Got me a movie, I want you to know
Slicing up eyeballs, I want you to know
Girlie so groovie, I want you to know
Don’t know about you
But I am un chien Andalusia

I am un chien Andalusia (x 3)

Wanna grow
Up to be
Be a debaser

Debaser (x 5)

Got me a movie, Ha ha ha hoa
Slicing up eyeballs, Ha ha ha hoa
Girlie so groovie, Ha ha ha hoa
Don’t know about you
But I am un chien Andalusia

I am un chien Andalusia (x 3)

Debaser (x 5)

What makes this even more embarrassing is that the song would have complete sense to me if I had bothered to check it out on Google… because, yes, I had seen Un Chien Andalou. Several times. I’d even written a paper on this surrealist classic for a French film class. The film’s most famous image shows a full moon being overlapped by a thin cloud. The image is immediately replaced by an eyeball being sliced open by a sharp knife. Reportedly, the filmmakers—Luis Buñuel and Salvador Dalí—used a dead horse’s eye for the effect, but you see a woman staring into the camera just before the sequence.

So, the whole song is narrated by a surrealist bragging about his movie and how disturbing—debasing—it is. The narrator is what he creates. That’s it. One more minor mystery solved in Quiet Bubble’s life solved.

Anyway, I’ve been energized for months ever since I actually figured out what the song was saying. The “Debaser” tape—that’s what I call it—is a fixture in my car. And, when I’m groggy at 7:52 on a Monday morning, it’s that rocking three-minute slice of weirdness that gets me alert. So, last Monday, stopped at the intersection of Northside and Ridgewood, I was yelling “I am un chien Andalusia!” confidently at the top of my lungs, pumping my fist into the air.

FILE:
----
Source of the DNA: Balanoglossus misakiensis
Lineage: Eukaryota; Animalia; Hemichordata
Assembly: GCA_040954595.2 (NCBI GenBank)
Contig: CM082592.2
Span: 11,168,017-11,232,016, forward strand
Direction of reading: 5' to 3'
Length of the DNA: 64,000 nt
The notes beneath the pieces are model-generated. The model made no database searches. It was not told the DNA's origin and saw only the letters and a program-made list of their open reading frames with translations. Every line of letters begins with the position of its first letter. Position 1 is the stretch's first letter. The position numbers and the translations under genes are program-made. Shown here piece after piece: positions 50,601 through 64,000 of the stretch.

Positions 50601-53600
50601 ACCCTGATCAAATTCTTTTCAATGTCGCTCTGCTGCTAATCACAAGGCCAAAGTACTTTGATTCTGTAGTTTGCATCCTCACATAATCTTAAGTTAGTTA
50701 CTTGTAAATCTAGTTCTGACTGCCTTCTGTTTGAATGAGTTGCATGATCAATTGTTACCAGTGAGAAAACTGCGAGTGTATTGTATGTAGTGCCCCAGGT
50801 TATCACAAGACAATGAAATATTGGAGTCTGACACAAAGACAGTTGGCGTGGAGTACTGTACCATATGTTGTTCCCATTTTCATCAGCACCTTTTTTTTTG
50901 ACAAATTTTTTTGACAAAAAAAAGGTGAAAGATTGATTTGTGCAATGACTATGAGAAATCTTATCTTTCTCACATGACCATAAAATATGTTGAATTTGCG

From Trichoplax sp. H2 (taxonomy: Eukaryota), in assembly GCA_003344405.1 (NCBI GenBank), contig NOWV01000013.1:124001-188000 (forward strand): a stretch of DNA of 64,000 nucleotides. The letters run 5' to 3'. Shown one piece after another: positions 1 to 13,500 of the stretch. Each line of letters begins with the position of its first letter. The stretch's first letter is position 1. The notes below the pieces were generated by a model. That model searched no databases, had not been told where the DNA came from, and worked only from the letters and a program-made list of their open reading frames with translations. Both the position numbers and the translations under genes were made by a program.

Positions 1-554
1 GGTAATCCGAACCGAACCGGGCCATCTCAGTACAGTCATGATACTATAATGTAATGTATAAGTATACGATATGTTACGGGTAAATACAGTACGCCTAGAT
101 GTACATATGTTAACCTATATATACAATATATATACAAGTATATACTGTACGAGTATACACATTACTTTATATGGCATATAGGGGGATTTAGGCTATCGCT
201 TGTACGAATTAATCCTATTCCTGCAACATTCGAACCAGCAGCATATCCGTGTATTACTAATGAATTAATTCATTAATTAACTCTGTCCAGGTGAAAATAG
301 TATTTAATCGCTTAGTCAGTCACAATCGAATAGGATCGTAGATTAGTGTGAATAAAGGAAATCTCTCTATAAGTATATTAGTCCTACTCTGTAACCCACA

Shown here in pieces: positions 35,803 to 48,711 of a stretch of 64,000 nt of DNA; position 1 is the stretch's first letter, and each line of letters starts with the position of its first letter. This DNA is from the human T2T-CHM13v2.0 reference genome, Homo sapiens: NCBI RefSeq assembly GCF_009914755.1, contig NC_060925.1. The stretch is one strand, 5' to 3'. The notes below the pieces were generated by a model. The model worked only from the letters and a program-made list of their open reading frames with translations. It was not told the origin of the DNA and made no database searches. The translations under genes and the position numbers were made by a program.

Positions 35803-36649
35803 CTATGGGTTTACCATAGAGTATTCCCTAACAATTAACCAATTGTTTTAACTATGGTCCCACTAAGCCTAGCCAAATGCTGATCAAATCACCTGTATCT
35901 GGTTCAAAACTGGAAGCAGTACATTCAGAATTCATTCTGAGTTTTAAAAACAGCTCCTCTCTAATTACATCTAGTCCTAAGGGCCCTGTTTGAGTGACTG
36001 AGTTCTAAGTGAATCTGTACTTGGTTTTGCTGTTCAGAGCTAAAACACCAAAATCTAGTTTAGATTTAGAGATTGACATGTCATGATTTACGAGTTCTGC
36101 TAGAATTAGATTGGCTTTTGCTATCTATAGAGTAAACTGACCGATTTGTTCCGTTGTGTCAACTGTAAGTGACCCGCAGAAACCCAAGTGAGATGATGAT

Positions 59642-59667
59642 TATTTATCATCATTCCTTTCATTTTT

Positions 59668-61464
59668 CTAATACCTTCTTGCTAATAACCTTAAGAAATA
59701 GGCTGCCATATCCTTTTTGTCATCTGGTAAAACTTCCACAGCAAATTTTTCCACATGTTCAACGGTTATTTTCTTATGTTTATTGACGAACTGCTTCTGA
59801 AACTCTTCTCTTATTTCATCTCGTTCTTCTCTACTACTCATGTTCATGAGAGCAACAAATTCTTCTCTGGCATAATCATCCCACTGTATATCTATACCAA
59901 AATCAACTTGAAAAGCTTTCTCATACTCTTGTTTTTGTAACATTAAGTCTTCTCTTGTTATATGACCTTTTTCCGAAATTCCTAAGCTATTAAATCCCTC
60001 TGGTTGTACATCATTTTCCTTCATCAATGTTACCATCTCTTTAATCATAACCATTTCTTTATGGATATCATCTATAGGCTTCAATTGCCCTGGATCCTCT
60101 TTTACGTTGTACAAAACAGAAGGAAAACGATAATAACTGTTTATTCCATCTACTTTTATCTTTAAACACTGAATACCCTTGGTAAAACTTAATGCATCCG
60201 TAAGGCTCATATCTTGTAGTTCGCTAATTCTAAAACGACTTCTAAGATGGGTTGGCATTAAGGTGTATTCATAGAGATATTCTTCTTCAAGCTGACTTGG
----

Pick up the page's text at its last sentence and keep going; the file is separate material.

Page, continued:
I must have looked like I was having a seizure to the woman in the SUV next to me. When I turned to my left, there she was, fingers frozen on her cellphone, eyes widened in panic. I fully believe she was about to call the police. Well, I did have it cranked awfully loud—she probably could have sung along, too, had she known the words. (Or not; obviously, this particular lack of knowledge hadn’t stopped me.) Still, I was mortified, and a little pissed. How dare she stare at me? How dare she invade my space? I’m having a moment here, okay, lady!

The whole episode got me to thinking. What is it about being inside a car that makes us think it’s a private space? We’re completely visible to the woman next to you, or the pedestrian jaywalking with his poodle, or the group of surly teenagers waiting at the bus stop. Somehow, inside a car, we forget that we can be observed. We pick our noses. We curse at other drivers. We leer at attractive women. We rock out to obscure songs. We’d never do any of this if we were riding a bicycle.